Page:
Hearing Native Voices: Contraceptive Use in Matemwe Village, East Africa
Contraception, Women, Villages, Family planning services, African culture, Islam, Men, Fertility rates, Fertility
Although fertility declines have been documented in various parts of Africa, fertility rates remain high in Tanzania. Widespread resistance to modern contraception is one factor associated with high fertility in Tanzania. The aim of this study was to identify cultural barriers to modern contraceptive use in Matemwe village, Zanzibar. In May 2003, more than 50 in-depth interviews were conducted with community leaders, health care workers and couples in Matemwe. Despite free and easy access to contraceptives, only 2% of Matemwe women participated in the village's family planning programme. Several factors were found to influence contraceptive use, including strong Muslim beliefs, male dominance over females (especially in polygynous relationships), and limited exposure to modern ideas via education and travel. Interviews indicated that in order to lower fertility in Matemwe, cultural barriers to family planning must be confronted. Successful implementation of a family planning programme hinges on the ability of policymakers to integrate modern ideas about contraception with Matemwe's traditional religious and political culture.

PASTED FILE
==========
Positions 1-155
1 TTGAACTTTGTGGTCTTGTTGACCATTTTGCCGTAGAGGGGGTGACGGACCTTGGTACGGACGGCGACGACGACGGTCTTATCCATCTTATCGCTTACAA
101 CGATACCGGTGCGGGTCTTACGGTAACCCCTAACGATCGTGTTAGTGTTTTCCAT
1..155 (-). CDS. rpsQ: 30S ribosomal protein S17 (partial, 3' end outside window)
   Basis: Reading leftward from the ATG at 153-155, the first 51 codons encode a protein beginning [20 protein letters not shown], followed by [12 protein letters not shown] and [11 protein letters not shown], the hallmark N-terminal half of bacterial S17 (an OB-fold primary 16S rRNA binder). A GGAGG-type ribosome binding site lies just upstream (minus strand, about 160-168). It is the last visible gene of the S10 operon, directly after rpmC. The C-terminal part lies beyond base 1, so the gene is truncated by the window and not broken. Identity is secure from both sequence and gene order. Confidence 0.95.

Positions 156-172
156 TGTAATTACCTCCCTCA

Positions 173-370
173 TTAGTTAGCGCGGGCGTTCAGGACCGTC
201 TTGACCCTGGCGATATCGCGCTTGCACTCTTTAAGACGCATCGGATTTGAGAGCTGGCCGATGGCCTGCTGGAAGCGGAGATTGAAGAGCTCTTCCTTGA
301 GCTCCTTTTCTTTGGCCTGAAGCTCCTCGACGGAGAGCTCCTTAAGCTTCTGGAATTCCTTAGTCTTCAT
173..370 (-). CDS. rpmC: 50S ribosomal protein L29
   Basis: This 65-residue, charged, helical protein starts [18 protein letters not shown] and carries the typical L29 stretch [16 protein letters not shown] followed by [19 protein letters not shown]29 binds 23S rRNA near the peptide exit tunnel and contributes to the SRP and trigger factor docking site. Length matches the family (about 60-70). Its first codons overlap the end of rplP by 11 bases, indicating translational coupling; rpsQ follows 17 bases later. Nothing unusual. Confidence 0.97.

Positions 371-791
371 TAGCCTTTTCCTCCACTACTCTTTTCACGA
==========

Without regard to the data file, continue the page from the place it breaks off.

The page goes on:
Original Publication Citation
Keele, Jeremy J., Renata Forste, and Dallan F. Flake. 2005. “Hearing Native Voices: Contraceptive Use in Matemwe Village, East Africa.” African Journal of Reproductive Health, 9(1):32-41
BYU ScholarsArchive Citation
Keele, Jeremy Joseph; Forste, Renata; and Flake, Dallin, "Hearing Native Voices: Contraceptive Use in Matemwe Village, East Africa" (2005). All Faculty Publications. 2793.
Women's Health and Action Research Centre
Family, Home, and Social Sciences
African Journal of Reproductive Health / La Revue Africaine de la Santé Reproductive © 2005 Women's Health and Action Research Centre (WHARC)